Advice in a time of belief: Brexit and the civil service

Jim.Gallagher.150x150.jpgThe role of the civil service in delivering Brexit has been hotly debated by many. Its neutrality has been questioned by some, and individual civil servants have been personally criticised. But what precisely is their role when it comes to advising ministers, and has it been affected by Brexit? Jim Gallagher argues that just as political parties have been tested by the result of the 2016 referendum, the civil service is similarly under pressure.

The UK civil service prides itself on being able to serve democratically elected ministers of radically different political beliefs. This principle of political neutrality has carried it through transitions as marked as Callaghan to Thatcher, Major to Blair, and from the Brown government to its coalition successor.

The permanent home civil service has also successfully transitioned from serving Westminster departments to devolved administrations in Cardiff and Edinburgh, even advising a Scottish government in pursuing independence. None of these transitions has been painless, but Brexit seems to present a different challenge.

Individual officials have been publicly identified for criticism, dismissed or moved after giving unpalatable advice, or leaked against in the press. Sir Ivan Rogers was sacked from his job in Brussels for advising on how the EU would react. Olly Robbins will be the fall guy for negotiating Mrs May’s failed deal. Last week, Sir Kim Darroch, the UK’s ambassador in Washington, resigned, and the Cabinet secretary Sir Mark Sedwill is said to be next.

But this may not just be about individuals. Many pro-Brexit politicians seem to see the civil service as a supporter of the establishment they seek to overthrow. So is the principle of a politically neutral civil service under threat? Continue reading

A case for publishing select committee legal advice

g_appleby_headshot.jpg.pngIn May, we posted a blog entitled ‘The politics of publishing select committee advice’ in which the authors discussed the potential negative implications of making public the legal advice given to parliamentary committees. Here, Gabrielle Appleby argues that there are in fact benefits to publishing such advice, and that it could be advantageous to parliamentarians and the public if it was done as a matter of course.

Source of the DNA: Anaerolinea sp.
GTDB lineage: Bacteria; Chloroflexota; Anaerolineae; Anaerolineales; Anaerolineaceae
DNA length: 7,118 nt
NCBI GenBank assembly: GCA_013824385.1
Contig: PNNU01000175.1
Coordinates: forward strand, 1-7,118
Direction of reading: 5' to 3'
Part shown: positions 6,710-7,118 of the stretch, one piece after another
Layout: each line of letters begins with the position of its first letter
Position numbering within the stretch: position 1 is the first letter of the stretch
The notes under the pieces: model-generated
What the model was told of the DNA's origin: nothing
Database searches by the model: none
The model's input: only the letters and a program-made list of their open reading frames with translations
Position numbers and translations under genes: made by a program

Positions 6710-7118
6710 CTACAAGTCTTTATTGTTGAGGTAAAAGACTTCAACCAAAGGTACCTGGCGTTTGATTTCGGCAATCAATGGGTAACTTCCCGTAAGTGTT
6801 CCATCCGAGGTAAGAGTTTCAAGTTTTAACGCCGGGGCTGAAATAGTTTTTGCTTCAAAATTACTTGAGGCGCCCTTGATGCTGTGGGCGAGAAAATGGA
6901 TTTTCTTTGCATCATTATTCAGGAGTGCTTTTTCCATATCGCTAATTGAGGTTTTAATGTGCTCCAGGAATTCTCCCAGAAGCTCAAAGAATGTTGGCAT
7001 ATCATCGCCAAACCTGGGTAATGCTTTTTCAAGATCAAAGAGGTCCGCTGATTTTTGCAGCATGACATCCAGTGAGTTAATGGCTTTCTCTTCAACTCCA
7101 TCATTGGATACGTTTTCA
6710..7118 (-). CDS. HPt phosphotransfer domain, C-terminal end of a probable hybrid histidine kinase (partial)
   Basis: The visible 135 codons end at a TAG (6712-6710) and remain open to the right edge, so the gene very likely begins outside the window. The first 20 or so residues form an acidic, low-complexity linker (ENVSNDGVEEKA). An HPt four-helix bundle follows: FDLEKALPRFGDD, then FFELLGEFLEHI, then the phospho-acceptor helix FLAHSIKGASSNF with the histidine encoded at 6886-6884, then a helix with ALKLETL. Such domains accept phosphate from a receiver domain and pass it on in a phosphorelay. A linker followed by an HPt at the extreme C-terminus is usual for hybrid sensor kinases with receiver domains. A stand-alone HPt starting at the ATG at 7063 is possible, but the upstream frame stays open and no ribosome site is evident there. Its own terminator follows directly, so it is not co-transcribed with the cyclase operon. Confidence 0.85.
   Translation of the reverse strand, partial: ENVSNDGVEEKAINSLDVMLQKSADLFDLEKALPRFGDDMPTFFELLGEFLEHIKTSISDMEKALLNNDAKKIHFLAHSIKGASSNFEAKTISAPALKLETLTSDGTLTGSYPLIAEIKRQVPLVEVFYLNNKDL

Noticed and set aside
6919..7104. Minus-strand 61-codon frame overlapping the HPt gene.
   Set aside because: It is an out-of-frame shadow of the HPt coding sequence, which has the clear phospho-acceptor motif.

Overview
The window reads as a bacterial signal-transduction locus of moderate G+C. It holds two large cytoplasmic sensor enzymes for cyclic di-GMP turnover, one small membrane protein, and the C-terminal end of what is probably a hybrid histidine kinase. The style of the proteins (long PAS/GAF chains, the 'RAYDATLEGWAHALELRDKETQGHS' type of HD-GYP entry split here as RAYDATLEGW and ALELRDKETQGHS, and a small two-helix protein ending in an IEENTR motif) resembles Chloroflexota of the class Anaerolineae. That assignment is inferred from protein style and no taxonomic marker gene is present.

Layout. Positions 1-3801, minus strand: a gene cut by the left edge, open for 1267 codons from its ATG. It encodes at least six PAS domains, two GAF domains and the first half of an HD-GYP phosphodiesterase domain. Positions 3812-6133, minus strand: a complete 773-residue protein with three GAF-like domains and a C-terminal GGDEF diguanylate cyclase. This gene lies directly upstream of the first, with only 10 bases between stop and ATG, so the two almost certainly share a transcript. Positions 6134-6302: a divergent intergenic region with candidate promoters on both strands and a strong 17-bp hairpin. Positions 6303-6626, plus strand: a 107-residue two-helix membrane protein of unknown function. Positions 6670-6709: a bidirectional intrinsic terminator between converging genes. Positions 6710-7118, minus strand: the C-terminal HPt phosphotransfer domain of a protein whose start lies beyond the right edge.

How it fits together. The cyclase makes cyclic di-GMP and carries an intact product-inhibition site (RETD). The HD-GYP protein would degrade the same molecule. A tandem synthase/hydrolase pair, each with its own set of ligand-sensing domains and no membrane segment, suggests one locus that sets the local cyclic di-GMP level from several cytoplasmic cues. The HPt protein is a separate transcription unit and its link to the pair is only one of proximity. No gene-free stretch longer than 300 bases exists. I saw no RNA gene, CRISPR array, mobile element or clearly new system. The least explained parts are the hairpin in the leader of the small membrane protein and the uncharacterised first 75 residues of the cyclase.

The work that has been done by Ben Yong, Greg Davies and Cristina Leston-Bandeira, (as explained in their recent post, ‘The politics of publishing select committee advice,’ and in more detail in their publication in the Law and Society Journal), with their focus on parliamentarians, clerks and parliamentary lawyers, is an important contribution to understanding under-studied constitutional actors. Their work provides more than doctrinal examination or theoretical musing on the work of these actors. It is informed by a rich empirical insight into the phenomenon of the release by parliamentary select committees of in-house legal advice that might have been provided to them to inform their deliberations, which they say is increasing in a concerning manner. 

I welcome their general conclusion, that there is a need for ‘written guidance in order to improve consistency’ around the publication of such advice. However, I write to proffer a version of that guidance that is not just more permissive of publication than that alluded to by the authors, but, indeed, actively encourages it.

How should parliamentary committees use legal advice?

As I have written with my colleague Anna Olijnyk, I support a framework in which  parliamentary deliberations are informed by legal advice (including the deliberation of parliamentary committees) and that advice should be released as a matter of course. 

To justify my position I must first explain my starting point. Like Yong, Davies and Leston-Bandeira, I hold concerns about the juridification of politics, and, more specifically, about the over-reliance on legal advice to inhibit the legitimate development of policies and laws. Responding to that concern in the context of constitutional limits (coming as we do in Australia from a tradition of a written constitution), Olijnyk and I have developed a normative framework for executive and legislative deliberation, which tries to balance the tug of the rule of law towards legally enforced rules and norms against the need for flexibility and innovation in political decision-making. We propose a framework in which the legal position must inform political decision-making, and in some cases will be determinative. But, in many cases of ambiguity and indeterminacy, it will inform without dictating the outcome. Continue reading